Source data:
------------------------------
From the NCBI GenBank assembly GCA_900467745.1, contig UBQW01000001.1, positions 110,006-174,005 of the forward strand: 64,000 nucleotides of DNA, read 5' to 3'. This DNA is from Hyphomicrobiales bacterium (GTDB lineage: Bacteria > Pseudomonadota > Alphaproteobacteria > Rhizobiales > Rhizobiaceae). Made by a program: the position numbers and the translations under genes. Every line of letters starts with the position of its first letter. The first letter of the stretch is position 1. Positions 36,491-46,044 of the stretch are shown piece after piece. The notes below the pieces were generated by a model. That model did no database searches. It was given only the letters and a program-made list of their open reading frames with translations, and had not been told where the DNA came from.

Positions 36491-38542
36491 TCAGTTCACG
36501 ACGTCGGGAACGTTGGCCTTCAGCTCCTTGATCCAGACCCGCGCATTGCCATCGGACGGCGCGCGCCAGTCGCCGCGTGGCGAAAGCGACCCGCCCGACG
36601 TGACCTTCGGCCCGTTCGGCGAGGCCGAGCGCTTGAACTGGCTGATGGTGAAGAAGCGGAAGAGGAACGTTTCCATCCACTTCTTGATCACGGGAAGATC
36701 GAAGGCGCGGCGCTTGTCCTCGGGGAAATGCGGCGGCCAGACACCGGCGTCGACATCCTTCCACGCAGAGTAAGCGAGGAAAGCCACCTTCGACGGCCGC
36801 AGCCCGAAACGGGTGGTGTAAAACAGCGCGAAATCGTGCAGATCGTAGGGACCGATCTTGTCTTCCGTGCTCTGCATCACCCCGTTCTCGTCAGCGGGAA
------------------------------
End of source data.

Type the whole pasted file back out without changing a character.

From the NCBI GenBank assembly GCA_900467745.1, contig UBQW01000001.1, positions 110,006-174,005 of the forward strand: 64,000 nucleotides of DNA, read 5' to 3'. This DNA is from Hyphomicrobiales bacterium (GTDB lineage: Bacteria > Pseudomonadota > Alphaproteobacteria > Rhizobiales > Rhizobiaceae). Made by a program: the position numbers and the translations under genes. Every line of letters starts with the position of its first letter. The first letter of the stretch is position 1. Positions 36,491-46,044 of the stretch are shown piece after piece. The notes below the pieces were generated by a model. That model did no database searches. It was given only the letters and a program-made list of their open reading frames with translations, and had not been told where the DNA came from.

Positions 36491-38542
36491 TCAGTTCACG
36501 ACGTCGGGAACGTTGGCCTTCAGCTCCTTGATCCAGACCCGCGCATTGCCATCGGACGGCGCGCGCCAGTCGCCGCGTGGCGAAAGCGACCCGCCCGACG
36601 TGACCTTCGGCCCGTTCGGCGAGGCCGAGCGCTTGAACTGGCTGATGGTGAAGAAGCGGAAGAGGAACGTTTCCATCCACTTCTTGATCACGGGAAGATC
36701 GAAGGCGCGGCGCTTGTCCTCGGGGAAATGCGGCGGCCAGACACCGGCGTCGACATCCTTCCACGCAGAGTAAGCGAGGAAAGCCACCTTCGACGGCCGC
36801 AGCCCGAAACGGGTGGTGTAAAACAGCGCGAAATCGTGCAGATCGTAGGGACCGATCTTGTCTTCCGTGCTCTGCATCACCCCGTTCTCGTCAGCGGGAA